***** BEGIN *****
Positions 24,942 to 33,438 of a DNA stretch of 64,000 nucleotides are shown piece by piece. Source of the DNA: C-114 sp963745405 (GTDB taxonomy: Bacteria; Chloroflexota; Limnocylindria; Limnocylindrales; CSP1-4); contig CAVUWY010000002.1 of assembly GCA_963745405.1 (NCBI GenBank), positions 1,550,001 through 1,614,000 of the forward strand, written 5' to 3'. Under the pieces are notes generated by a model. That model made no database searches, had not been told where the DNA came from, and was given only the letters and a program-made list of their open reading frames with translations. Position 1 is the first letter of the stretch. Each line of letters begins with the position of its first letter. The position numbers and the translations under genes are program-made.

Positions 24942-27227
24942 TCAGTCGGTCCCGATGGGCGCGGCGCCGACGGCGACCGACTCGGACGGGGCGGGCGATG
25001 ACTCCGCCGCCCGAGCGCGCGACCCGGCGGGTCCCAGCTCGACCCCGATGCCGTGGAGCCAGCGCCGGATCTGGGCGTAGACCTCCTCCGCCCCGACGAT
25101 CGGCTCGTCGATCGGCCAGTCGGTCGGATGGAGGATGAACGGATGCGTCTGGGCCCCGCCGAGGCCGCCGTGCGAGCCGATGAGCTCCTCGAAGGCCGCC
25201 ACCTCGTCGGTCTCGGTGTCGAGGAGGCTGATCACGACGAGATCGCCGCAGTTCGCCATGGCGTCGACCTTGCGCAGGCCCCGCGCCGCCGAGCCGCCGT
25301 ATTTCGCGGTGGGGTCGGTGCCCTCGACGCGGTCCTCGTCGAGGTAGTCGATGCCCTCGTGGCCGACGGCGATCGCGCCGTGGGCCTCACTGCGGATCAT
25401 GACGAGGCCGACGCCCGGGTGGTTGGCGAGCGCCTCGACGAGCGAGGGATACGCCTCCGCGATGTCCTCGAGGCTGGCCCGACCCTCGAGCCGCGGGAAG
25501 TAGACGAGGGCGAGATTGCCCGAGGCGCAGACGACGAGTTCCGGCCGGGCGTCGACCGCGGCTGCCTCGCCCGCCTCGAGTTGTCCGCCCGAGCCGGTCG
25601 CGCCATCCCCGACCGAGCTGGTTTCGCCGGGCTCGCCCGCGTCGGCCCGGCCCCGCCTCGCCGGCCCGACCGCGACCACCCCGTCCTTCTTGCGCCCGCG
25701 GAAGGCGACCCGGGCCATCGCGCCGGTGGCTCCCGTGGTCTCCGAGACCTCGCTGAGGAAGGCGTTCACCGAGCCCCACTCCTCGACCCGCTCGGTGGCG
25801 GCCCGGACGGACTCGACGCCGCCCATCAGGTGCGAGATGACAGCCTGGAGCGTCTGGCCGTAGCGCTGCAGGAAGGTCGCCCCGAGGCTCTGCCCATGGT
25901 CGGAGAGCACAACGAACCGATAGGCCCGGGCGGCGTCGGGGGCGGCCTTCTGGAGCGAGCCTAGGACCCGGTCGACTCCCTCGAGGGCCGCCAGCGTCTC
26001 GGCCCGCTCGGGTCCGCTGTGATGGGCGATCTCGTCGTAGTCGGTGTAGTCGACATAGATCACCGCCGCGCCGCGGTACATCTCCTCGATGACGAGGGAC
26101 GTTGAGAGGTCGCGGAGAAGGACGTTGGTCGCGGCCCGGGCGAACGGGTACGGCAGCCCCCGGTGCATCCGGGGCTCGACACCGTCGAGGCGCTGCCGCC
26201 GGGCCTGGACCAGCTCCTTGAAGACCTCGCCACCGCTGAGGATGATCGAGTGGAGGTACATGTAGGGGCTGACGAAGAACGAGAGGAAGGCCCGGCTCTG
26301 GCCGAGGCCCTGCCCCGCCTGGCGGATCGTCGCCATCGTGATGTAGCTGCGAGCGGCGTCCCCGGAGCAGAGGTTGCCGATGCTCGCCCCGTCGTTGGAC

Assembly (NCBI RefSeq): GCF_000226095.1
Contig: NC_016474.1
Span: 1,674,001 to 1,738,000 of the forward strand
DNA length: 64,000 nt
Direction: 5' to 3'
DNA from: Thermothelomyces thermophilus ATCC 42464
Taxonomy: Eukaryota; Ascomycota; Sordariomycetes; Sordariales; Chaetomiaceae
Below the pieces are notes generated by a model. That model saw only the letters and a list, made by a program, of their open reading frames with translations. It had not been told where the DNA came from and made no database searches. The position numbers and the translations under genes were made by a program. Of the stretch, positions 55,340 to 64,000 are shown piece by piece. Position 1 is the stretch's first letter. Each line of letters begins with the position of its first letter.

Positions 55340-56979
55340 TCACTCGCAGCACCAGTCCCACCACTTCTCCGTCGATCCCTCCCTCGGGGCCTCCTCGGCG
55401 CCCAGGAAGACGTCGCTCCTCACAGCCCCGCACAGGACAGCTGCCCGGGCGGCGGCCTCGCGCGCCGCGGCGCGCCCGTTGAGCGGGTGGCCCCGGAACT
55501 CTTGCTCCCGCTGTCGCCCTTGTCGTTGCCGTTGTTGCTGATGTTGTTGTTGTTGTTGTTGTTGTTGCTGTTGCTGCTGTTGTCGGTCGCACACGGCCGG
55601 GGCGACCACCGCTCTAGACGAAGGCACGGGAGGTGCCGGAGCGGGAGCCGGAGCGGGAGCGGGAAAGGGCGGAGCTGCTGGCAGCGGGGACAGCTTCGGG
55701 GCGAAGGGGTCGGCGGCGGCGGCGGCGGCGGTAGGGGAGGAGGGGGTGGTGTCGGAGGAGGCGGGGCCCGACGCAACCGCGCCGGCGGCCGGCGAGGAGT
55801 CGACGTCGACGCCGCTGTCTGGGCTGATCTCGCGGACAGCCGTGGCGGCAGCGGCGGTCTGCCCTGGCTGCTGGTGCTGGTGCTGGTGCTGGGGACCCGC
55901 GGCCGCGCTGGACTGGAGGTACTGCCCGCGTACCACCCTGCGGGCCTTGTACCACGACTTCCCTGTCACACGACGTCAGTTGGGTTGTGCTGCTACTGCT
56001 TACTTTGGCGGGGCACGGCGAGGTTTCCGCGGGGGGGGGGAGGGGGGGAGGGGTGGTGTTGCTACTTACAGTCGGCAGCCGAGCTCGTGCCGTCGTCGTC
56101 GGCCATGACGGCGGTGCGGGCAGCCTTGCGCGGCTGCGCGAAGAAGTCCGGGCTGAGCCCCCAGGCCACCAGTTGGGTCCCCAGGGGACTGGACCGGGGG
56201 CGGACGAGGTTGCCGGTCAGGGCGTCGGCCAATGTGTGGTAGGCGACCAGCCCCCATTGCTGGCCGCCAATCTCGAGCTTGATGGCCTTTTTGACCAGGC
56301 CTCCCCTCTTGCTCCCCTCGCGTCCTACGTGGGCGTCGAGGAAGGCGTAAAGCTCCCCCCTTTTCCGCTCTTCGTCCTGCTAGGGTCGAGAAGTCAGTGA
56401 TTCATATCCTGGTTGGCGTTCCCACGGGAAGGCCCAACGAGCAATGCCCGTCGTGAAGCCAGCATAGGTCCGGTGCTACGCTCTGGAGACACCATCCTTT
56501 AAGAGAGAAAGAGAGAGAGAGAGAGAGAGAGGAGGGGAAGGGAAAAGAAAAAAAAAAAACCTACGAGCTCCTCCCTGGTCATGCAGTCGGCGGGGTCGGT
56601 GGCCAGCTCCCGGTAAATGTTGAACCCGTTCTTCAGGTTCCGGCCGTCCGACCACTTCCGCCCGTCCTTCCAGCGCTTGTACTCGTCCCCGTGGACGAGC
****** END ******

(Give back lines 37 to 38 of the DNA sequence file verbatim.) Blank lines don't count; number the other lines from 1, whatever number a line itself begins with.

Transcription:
56301 CTCCCCTCTTGCTCCCCTCGCGTCCTACGTGGGCGTCGAGGAAGGCGTAAAGCTCCCCCCTTTTCCGCTCTTCGTCCTGCTAGGGTCGAGAAGTCAGTGA
56401 TTCATATCCTGGTTGGCGTTCCCACGGGAAGGCCCAACGAGCAATGCCCGTCGTGAAGCCAGCATAGGTCCGGTGCTACGCTCTGGAGACACCATCCTTT